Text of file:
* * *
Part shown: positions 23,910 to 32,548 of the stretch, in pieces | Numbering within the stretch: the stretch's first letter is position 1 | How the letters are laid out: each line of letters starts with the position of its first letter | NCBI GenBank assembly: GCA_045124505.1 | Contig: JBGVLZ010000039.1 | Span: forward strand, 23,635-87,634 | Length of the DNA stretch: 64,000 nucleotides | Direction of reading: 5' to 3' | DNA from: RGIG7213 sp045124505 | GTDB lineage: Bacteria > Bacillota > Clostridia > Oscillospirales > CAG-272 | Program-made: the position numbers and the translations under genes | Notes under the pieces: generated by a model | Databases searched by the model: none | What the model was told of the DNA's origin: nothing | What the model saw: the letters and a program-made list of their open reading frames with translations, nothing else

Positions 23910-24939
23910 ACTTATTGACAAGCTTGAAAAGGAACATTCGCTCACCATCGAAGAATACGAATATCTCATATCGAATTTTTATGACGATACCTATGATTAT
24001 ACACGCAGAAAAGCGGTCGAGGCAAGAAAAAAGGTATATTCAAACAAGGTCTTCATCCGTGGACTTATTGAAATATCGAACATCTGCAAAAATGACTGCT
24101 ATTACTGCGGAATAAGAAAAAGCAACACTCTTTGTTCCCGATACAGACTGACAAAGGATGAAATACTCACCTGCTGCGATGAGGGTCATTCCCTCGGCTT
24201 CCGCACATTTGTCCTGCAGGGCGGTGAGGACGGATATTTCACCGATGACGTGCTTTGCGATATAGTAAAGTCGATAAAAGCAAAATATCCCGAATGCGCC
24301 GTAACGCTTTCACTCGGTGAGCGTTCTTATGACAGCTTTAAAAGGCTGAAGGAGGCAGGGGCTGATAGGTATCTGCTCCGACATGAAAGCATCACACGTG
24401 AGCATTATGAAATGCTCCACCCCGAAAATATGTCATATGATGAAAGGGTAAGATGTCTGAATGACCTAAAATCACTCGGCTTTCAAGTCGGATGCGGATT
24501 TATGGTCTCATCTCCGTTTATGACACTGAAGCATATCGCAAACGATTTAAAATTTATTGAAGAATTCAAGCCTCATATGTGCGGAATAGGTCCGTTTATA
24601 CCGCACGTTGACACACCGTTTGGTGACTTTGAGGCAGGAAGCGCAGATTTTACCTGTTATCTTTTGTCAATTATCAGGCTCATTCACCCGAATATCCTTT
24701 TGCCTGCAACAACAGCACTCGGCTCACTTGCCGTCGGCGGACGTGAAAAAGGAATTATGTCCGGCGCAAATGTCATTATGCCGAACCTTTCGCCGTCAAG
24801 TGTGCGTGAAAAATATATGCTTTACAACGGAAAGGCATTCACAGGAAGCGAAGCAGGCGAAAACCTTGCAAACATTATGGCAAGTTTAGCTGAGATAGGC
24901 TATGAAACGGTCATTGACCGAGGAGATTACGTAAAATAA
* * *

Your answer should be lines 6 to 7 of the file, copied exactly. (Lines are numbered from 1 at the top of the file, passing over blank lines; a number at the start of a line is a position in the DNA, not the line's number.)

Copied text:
24201 CCGCACATTTGTCCTGCAGGGCGGTGAGGACGGATATTTCACCGATGACGTGCTTTGCGATATAGTAAAGTCGATAAAAGCAAAATATCCCGAATGCGCC
24301 GTAACGCTTTCACTCGGTGAGCGTTCTTATGACAGCTTTAAAAGGCTGAAGGAGGCAGGGGCTGATAGGTATCTGCTCCGACATGAAAGCATCACACGTG